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New Diet Pepsi: Same silver can, but no Aspartame
[NEW YORK] Diet Pepsi made without aspartame is scheduled to hit shelves across the US on Monday, marking the biggest change to the beverage in three decades.
PepsiCo Inc, facing declining Diet Pepsi sales amid a customer backlash against the controversial sweetener, started reformulating the recipe about two years ago. Keeping the taste mostly unchanged was difficult, said Seth Kaufman, a senior vice president at Pepsi who oversaw the project.
"The mouthfeel had to be in line with what consumers expect when they get that silver can," Mr Kaufman said in an interview. "We obviously wanted to do it in the context of a phenomenal-tasting Diet Pepsi that our consumers will know and love because it's very similar to the Diet Pepsi they've been drinking."
The new recipe for Diet Pepsi and Diet Pepsi Wild Cherry replaces aspartame with a blend of sucralose and acesulfame potassium. The move follows a 5.2 per cent decline in Diet Pepsi's sales volume last year, according to Beverage Digest. Sales of Coca-Cola Co's Diet Coke, which also uses aspartame, dropped 6.6 per cent. Coca-Cola has no plans to remove aspartame from the beverage.
"Americans have fallen in love with Diet Coke, the No 1 zero-calorie sparking beverage, because they enjoy its taste," said Scott Williamson, a spokesman.
Mr Kaufman declined to say whether the new Diet Pepsi might draw customers who are loyal to Diet Coke but are seeking a soda without aspartame.
"I'm not going to speculate on what this does for the competition," he said. "It tastes great, and it's what diet cola drinkers in the US want, so you never know." Acesulfame potassium was first approved for food in 1988 and is used in drinks such as Coke Zero, which also contains some aspartame. Sucralose, marketed as Splenda and used in a version of Diet Coke, was first approved in 1998. The US Food and Drug Administration has deemed both sweeteners safe. Diet Coke with Splenda has been in the market for 10 years.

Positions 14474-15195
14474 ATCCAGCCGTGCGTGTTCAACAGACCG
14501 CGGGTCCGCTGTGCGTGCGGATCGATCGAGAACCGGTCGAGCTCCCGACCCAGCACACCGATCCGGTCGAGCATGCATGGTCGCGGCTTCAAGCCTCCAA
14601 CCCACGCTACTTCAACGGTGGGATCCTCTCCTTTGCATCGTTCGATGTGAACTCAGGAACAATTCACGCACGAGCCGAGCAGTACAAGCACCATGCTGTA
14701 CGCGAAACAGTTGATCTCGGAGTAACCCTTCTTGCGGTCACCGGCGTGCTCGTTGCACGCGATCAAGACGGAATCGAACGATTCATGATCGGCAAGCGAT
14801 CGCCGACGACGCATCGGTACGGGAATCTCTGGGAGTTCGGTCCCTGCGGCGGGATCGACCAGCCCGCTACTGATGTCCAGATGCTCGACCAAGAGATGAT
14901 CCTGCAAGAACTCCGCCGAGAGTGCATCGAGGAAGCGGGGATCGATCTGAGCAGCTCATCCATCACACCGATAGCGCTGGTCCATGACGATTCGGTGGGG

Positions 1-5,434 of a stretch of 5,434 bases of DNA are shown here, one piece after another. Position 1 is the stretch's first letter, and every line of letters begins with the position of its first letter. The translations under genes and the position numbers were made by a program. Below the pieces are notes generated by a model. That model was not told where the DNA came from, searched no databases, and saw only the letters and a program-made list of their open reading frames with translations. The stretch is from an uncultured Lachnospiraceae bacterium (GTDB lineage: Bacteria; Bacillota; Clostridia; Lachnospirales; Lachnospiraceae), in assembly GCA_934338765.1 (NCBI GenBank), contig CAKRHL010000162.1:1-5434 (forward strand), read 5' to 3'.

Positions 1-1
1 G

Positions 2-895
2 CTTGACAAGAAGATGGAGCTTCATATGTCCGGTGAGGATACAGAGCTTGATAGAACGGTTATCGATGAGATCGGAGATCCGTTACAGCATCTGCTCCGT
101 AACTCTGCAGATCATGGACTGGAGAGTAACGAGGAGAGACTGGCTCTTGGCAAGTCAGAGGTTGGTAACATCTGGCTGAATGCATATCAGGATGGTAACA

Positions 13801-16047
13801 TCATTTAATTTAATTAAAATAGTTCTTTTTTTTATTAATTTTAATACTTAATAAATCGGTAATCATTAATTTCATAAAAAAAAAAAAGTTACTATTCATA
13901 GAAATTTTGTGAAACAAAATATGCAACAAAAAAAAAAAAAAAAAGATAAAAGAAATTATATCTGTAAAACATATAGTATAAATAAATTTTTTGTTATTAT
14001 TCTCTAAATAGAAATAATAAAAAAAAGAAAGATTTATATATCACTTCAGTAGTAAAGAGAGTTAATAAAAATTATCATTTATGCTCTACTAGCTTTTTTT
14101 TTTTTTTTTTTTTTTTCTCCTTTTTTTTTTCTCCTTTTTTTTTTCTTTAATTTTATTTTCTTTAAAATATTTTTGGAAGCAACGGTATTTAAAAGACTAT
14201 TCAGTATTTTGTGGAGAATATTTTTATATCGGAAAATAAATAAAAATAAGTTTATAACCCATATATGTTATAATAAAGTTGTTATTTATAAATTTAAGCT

Soda's headwinds in the US go beyond aspartame. A recent Gallup poll found that 62 per cent of American avoid diet soda. Only 50 per cent of respondents said they actively avoid sugar, and 47 per cent stay away from fat.
The concerns about aspartame come as US consumers are increasingly seeking natural and organic ingredients in their food and drinks. Blogger Vani Hari, who calls herself the Food Babe, has deemed aspartame "one of the most dangerous substances allowed in our food supply."
The FDA approved it for use in some foods and beverages in 1981 and as a "general purpose sweetener" in 1996. The agency has conducted more than 100 studies supporting its safety. Still, customers have repeatedly asked PepsiCo for a diet cola made without the product, Mr Kaufman said.
"We pride ourselves on innovating against consumer demands," Mr Kaufman said. "We think we nailed it."